The remains of the last-known thylacine — thought lost for more than 85 years — were kept in a cupboard in a Tasmanian museum for decades, with their significance only recently being realised.
The female thylacine, or Tasmanian tiger, died at the Hobart Zoo on September 7, 1936, and was supposedly transferred to the Tasmanian Museum and Art Gallery (TMAG), but it has long been assumed its skin and skeleton went missing.
But detective work from researcher Robert Paddle and museum curator of vertebrate zoology Kathryn Medlock has resulted in the remains, which had been stored in a cupboard of the museum's education office, now being understood as belonging to the last thylacine.
Dr Medlock said a failure to correctly catalogue and record the specimen resulted in its skin being taken around the country as a travelling exhibit, with museum staff blissfully unaware they were handling the last of the species.
"It was chosen because it was the best skin in the collection, we didn't know then it was the last one," she said.
"This particular skin and skeleton that we've discovered has rarely been on display."
'We didn't understand the significance'
Dr Medlock said the disappearance of the specimen was also partly explained by the fact that no-one believed the female thylacine was the last one when it died.
"At that time they thought there were still animals out in the bush, in fact, I think the fauna board actually issued a permit for someone to collect one.
"I know the museum offered 50 pounds for a thylacine if someone could catch one and bring one in, but no-one did," she said.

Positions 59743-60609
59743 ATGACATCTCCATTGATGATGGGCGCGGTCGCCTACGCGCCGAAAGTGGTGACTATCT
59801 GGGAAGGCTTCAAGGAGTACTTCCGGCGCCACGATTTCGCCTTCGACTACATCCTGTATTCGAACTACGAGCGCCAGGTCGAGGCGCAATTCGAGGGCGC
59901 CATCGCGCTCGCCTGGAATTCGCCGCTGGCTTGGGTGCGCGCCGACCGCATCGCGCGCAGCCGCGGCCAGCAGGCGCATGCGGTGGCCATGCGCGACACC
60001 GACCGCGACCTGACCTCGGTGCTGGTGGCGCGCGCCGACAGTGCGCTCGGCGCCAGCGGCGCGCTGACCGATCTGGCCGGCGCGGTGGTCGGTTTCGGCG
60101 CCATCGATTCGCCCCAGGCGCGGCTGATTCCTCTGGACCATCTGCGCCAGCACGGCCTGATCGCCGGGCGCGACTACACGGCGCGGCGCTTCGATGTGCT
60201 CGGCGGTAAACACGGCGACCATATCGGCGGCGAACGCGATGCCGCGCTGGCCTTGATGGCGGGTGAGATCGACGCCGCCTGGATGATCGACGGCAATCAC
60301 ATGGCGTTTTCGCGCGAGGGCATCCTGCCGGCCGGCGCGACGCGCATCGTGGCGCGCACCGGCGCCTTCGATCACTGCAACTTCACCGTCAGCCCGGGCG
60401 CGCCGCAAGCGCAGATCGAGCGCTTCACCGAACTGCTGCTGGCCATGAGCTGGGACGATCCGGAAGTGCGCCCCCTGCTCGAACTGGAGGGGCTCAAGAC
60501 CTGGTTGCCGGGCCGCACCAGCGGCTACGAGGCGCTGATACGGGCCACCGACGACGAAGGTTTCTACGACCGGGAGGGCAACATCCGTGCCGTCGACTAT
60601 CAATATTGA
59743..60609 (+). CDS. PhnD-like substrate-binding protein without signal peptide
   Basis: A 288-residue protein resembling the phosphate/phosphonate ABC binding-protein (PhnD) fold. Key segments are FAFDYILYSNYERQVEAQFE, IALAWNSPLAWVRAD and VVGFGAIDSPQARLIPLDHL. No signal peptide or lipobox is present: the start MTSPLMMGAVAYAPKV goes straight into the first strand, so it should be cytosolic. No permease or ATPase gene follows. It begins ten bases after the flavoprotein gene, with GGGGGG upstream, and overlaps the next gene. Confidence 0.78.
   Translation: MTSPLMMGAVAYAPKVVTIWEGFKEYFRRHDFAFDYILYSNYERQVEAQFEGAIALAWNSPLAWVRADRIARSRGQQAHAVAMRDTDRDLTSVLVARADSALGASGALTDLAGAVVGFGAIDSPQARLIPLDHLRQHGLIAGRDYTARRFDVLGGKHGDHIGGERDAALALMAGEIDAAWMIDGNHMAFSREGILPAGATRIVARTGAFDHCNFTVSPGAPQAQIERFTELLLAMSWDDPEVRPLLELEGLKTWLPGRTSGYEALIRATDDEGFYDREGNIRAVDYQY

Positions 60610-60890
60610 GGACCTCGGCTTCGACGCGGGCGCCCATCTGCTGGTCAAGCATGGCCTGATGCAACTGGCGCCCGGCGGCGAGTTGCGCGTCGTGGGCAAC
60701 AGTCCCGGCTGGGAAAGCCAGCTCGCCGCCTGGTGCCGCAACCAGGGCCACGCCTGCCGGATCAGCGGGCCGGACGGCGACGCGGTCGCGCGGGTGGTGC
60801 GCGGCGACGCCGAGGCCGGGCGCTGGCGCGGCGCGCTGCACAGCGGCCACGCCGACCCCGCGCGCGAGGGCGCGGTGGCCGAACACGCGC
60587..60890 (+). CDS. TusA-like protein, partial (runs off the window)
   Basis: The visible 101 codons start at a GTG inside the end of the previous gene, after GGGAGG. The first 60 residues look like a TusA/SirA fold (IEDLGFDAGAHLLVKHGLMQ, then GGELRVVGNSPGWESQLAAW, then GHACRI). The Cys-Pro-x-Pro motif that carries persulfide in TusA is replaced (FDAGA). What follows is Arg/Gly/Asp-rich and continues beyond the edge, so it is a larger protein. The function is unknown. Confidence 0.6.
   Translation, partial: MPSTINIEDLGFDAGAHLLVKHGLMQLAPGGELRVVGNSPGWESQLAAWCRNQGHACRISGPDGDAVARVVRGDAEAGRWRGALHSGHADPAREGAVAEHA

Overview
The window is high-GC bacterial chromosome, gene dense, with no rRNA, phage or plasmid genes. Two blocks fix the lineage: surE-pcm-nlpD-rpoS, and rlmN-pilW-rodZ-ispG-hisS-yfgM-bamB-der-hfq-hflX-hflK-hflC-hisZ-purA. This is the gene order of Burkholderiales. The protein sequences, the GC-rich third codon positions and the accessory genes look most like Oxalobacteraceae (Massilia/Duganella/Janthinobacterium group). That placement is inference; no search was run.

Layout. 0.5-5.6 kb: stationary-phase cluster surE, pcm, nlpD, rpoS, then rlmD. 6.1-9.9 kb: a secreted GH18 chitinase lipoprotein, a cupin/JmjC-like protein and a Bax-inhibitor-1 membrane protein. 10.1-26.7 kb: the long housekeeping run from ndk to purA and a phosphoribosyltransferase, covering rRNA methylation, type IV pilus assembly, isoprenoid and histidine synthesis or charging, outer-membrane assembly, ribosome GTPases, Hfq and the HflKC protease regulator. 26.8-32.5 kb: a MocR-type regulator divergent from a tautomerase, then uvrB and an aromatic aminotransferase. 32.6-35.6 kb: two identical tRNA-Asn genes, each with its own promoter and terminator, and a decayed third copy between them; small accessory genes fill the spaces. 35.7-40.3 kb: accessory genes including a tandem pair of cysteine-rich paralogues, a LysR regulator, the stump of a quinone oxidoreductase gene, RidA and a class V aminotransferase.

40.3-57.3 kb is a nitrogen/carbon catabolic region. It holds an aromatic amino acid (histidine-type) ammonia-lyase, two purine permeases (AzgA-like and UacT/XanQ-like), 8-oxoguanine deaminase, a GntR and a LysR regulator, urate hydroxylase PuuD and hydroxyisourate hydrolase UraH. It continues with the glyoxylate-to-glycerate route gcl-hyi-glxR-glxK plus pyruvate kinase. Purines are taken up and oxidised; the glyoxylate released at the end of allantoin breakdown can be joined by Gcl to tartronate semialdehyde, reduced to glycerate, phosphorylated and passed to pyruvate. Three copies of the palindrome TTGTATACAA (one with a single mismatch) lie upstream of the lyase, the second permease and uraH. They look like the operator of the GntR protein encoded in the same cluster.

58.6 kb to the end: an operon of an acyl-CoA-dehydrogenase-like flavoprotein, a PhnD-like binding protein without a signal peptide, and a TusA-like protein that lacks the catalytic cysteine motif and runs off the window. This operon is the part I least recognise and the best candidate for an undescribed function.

"They didn't really know it was the last one … and it is likely that there were still some in the bush at that time but as the endling, this is the last specimen."
Dr Medlock said the skin and skeleton had been moved to the museum's zoological section in the Hobart suburb of Rosny.
"We've got them stored in special acid-free boxes and it's dark, the conditions are good," she said.
"The display case that the skin is in now here, it's a display case that's specifically built to preserve specimens, prevent fading, all of those sorts of things.
"We want them to last, so they're looked after very carefully."
Benjamin theory 'an unfortunate myth'
It has long been believed that the last-known thylacine was a male, sometimes known as Benjamin, but Dr Paddle said that was a rumour peddled by a "bullshit artist".
He said the theory there was a thylacine known as Benjamin at the Hobart Zoo had been debunked.
"It's an unfortunate myth," he said.
"It's time to remove it from the literature. It's so appalling Kathryn [Medlock] and I haven't even mentioned it in the [research] paper.
"We just want people to forget it please."